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People gathered this week at the Best Western Ramkota in Rapid City for the state permit hearing over the proposed Dewey-Burdock uranium mine.

Kristina Barker, Journal staff

Marvin Kammerer stepped to the podium Wednesday afternoon and summed up his feelings of the state permit hearings on a proposed uranium mine near Edgemont.

"This is getting to be kind of a joke," Kammerer said. 

The frustration began bleeding into a lot of voices during the third day of hearings on the proposed Dewey-Burdock uranium mine. Remarks became clipped and contentious. The court reporter at one point threw up her arms, yelling at everyone to not talk over each other so she could transcribe. And hearing chairman Rex Hagg upbraided Kammerer for his language and tone.

"If you think it's a joke, you don't have to be here, and I'll ask you to leave," Hagg said. "If you want to stay and participate appropriately, you can."

Kammerer, a Meade County resident, said he'd behave.

Opponents like him objected repeatedly to documents introduced by Powertech Uranium Corp.'s attorney during the testimony Richard Blubaugh, a vice president for the company.

The opponents joined attorney Bruce Ellison's objection to copies of the Nuclear Regulatory Commission's preliminary license for the project, that were being shown by Powertech attorney Max Main. That document was one of several that mining opponents said was not relevant and was skewing the proceedings.

"Powertech is attempting to convince this board with documents that are not prepared by any of the people who are testifying and can be questioned," Ellison said during one objection, adding that it was "an effort to convince this board that things are somehow sufficient and proper."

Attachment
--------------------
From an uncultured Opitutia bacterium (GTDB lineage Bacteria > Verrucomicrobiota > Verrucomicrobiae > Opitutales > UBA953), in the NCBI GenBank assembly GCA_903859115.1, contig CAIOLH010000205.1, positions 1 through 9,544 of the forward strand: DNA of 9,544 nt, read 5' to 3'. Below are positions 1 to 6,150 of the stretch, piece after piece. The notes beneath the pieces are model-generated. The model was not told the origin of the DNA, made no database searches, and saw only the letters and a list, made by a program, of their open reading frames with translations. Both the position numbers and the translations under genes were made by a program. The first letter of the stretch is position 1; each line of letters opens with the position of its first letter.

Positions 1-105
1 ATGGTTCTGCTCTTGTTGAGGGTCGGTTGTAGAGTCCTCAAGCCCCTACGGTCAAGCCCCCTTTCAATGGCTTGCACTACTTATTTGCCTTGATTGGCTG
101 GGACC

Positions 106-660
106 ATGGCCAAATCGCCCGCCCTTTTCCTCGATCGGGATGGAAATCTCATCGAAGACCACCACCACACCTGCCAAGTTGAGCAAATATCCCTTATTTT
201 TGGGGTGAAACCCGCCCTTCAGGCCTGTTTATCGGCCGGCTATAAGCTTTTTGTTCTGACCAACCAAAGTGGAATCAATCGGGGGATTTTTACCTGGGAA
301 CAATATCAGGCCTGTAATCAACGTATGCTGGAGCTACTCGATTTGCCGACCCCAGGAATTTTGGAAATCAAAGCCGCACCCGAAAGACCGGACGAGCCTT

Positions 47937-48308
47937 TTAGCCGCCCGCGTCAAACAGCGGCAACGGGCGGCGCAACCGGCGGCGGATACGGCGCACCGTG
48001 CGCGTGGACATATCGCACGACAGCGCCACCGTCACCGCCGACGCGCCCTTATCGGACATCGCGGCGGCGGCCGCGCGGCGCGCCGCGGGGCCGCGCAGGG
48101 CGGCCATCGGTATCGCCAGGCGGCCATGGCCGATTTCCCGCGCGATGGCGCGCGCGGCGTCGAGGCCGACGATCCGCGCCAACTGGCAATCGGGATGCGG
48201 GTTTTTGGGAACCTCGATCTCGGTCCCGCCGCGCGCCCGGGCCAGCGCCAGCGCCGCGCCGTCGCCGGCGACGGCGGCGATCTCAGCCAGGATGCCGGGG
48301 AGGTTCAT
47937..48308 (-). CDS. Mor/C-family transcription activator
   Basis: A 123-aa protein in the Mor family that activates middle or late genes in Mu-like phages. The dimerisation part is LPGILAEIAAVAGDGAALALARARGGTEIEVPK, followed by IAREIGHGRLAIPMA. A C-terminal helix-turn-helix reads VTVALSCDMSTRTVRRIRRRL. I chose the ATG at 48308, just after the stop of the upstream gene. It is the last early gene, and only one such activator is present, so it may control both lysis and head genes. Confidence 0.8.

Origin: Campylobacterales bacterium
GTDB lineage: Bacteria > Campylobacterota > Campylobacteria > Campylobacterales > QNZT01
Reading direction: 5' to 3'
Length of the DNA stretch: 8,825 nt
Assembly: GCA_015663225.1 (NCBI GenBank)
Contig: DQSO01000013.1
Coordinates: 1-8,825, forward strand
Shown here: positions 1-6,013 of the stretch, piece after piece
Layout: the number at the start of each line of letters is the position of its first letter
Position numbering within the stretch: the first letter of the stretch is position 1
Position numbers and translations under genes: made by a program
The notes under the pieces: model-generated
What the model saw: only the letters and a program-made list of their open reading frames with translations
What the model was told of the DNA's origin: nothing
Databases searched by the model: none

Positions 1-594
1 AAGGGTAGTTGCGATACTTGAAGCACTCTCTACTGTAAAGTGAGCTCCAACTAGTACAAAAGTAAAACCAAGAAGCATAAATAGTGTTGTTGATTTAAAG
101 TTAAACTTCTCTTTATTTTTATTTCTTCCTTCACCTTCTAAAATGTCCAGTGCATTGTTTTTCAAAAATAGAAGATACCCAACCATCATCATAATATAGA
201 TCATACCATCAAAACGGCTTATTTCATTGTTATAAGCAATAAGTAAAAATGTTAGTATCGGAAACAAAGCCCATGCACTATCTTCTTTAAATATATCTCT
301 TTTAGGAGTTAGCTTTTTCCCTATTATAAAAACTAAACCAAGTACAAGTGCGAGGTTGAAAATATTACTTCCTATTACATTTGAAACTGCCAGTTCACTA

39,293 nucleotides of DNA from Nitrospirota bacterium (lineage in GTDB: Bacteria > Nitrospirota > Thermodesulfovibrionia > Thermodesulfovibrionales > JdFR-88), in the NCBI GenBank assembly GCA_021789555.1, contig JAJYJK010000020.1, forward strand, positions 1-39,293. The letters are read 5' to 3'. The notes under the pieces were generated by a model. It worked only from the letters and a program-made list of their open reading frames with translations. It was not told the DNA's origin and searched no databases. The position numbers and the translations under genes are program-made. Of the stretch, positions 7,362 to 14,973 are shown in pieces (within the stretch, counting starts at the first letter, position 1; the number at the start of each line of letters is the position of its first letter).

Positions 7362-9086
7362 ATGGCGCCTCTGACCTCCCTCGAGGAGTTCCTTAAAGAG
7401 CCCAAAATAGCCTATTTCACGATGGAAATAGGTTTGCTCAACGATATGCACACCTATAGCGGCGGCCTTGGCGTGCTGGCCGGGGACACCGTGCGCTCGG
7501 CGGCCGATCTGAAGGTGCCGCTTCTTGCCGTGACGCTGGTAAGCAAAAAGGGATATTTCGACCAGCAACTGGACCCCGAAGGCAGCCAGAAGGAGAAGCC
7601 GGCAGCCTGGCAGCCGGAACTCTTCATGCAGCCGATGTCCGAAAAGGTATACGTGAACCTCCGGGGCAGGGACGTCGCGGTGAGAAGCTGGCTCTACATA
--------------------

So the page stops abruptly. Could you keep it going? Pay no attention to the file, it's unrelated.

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Powertech attorney Max Main continued to try to question Blubaugh for most of the afternoon. Blubaugh, vice president for health, safety and environmental resources for the company, is set to be cross-examined Thursday morning by the mine's opponents.

The proposed Dewey-Burdock mine, which would be about 15 miles northwest of Edgemont, would employ a method known as in situ. That means the company would inject oxygenated water into the ground to absorb uranium. The water would be pumped back to the surface, where the uranium would be extracted and processed.

Throughout public input and other testimony Monday and Tuesday, opponents railed against the project. Among other things, opponents worry that the project will pollute or drain the region's aquifers; that potential contamination could harm wildlife and livestock; and that the South Dakota Legislature's removal of state regulation may hinder oversight of the mine.

Mine proponents argue that it will bring jobs to the Edgemont area and tax revenue to the region and state.

Contact Joe O'Sullivan at 394-8414 or joe.osullivan@rapidcityjournal.com

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